10:02 PM

New Public Service Resource to Help Evaluate Accuracy of Scientific Claims Now Available

AAP and Member Publishers Sponsor and Provide Expertise to Free Guide

Washington, DC; February 8, 2013 — The Association of American Publishers and five preeminent scholarly publishing member organizations are sponsoring a new public service guide that explains how to evaluate scientific claims promoted in the media.

I Don’t Know What to Believe, launching nationally today and available free of charge in digital format, offers a straightforward approach to assessing the accuracy of science stories. It also explains the process called “Peer Review” conducted on manuscripts submitted for publication in fact-based scholarly journals: a formal, careful system, funded and led by publishers, which analyzes and approves the quality of research and reporting in an article before it is accepted for publication.

Sense About Science, a non-profit organization dedicated to ensuring accurate public discourse of science, first developed the guide for UK audiences. The new US version was produced with sponsorship and expertise from the AAP Professional and Scholarly Division and five member organizations: the American Chemical Society, the American Institute of Physics, Elsevier, Wolters Kluwer and John Wiley & Sons.

Other sponsors are the International Association of Scientific, Technical & Medical Publishers (STM); National Press Foundation; BioMed Central; Nature Publishing Group; Public Library of Science and Taylor & Francis Group.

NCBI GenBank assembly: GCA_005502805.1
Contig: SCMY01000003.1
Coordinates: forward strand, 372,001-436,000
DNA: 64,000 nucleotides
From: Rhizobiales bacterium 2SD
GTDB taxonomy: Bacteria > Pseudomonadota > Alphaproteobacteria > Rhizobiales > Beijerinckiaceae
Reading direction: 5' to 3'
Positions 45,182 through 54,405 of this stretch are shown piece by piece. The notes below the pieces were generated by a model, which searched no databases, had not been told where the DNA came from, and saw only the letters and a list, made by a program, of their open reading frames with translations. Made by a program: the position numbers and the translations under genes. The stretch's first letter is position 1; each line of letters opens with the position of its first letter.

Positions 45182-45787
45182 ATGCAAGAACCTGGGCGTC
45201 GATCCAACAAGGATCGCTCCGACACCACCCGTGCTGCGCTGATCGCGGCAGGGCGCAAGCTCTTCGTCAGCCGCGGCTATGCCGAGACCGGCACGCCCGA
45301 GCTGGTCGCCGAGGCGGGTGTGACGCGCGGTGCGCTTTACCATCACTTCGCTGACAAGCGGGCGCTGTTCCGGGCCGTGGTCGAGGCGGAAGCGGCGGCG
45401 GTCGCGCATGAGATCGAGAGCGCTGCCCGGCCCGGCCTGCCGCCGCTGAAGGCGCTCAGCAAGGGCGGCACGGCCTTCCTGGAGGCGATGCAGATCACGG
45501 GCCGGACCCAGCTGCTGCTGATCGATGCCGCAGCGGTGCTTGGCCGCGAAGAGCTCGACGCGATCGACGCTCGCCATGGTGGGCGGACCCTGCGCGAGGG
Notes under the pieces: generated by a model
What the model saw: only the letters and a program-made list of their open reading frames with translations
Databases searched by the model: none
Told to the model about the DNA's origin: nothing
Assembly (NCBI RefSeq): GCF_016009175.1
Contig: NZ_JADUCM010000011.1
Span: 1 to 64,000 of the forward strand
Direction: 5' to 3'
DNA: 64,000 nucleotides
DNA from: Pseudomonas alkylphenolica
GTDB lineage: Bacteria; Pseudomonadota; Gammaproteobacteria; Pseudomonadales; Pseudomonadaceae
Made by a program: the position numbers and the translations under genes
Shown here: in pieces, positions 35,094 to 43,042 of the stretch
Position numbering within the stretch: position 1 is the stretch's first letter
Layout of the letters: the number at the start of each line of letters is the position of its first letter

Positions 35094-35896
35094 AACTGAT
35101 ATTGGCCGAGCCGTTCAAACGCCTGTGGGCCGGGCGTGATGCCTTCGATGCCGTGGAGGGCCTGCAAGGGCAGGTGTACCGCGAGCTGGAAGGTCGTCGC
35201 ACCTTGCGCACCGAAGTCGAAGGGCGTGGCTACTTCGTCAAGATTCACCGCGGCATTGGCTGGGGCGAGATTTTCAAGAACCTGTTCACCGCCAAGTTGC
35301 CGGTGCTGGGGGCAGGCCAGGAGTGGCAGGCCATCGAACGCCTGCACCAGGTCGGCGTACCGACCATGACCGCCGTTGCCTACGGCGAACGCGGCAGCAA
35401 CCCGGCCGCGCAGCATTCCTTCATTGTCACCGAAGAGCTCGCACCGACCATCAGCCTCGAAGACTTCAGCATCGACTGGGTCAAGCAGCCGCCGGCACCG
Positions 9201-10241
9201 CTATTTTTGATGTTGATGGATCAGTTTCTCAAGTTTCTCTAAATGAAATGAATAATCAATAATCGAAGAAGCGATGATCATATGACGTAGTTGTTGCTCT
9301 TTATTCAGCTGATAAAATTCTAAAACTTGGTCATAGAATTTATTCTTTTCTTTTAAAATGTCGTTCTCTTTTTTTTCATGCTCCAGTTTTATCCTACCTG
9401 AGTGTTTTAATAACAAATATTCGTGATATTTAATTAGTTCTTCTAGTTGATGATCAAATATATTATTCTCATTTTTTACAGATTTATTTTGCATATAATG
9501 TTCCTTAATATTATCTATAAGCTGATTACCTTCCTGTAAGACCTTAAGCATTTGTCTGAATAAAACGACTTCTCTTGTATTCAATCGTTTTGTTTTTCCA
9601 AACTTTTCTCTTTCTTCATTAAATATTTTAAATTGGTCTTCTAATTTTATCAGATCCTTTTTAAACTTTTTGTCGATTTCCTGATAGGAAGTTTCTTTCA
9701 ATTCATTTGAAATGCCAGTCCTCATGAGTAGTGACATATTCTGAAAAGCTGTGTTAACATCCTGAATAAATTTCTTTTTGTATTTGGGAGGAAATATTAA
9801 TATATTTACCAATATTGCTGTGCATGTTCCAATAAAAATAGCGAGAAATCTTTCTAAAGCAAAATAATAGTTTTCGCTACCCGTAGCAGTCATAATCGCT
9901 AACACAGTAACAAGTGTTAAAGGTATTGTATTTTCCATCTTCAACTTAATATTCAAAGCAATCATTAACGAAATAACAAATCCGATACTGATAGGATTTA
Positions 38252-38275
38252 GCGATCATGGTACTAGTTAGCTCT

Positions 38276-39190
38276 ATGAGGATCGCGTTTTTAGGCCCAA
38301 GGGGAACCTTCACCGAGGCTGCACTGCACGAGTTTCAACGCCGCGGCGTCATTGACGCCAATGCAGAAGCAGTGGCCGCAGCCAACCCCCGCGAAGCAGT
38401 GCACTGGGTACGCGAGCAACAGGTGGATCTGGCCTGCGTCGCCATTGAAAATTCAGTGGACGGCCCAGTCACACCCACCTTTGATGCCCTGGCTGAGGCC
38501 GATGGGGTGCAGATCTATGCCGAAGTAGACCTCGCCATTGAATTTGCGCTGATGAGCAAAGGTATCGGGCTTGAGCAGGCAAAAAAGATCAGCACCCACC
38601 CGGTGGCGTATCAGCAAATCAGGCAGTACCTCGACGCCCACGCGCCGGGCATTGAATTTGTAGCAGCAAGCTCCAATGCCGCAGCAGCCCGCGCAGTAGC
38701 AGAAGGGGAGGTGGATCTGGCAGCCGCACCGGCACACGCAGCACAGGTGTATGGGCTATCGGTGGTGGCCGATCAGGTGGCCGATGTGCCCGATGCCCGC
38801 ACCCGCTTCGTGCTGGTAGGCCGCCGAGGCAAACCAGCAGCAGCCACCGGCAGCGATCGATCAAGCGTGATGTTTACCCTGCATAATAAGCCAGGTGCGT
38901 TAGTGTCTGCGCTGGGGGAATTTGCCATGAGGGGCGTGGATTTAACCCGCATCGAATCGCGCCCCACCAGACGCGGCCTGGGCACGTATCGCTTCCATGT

“In a world where unfiltered news and information are everywhere, people are seeking a roadmap to distinguish what is sound, fact-based content. This guide offers tools to help serve that need,” said Susan King, Senior Vice President, Journals Publishing Group, ACS Publications and Chair, AAP Professional and Scholarly Publishing Division Executive Committee. “What separates true scientific research from speculation, opinion and hype is peer review, which requires investment by publishers and involvement by the scientific community. The guide offers a fundamental understanding of this intensive process and its critical role in advancing knowledge in our society.”

I Don’t Know What to Believe offers an easy-to-follow overview of the processes that define sound scientific journal articles and how the scientific community shares research findings for greater goals. It also provides insight into ways to evaluate media reports and other scientific claims against the peer review process.

According to AAP data, less than 50% of submitted manuscripts are accepted for publication in scholarly journals after undergoing publishers’ peer review; for highly selective journals, that percentage is 5-10%. Publishers support a global community of researchers, editors, authors and reviewers in managing the peer review process as well as the editing; design; digitization to enable discovery, access and implementation; distribution; and preservation of the published article of record.

In addition to the digital format, I Don’t Know What to Believe is available as a printed pamphlet. Contact info@publishers.org for more details.


The Association of American Publishers (AAP) represents about four hundred member organizations including major commercial, digital learning and education and professional publishers alongside independents, non-profits, university presses and scholarly societies. We represent the industry’s priorities on policy, legislative and regulatory issues regionally, nationally and worldwide. These include the protection of intellectual property rights and worldwide copyright enforcement, digital and new technology issues, funding for education and libraries, tax and trade, censorship and literacy. Find us online at www.publishers.org or on twitter at @AmericanPublish.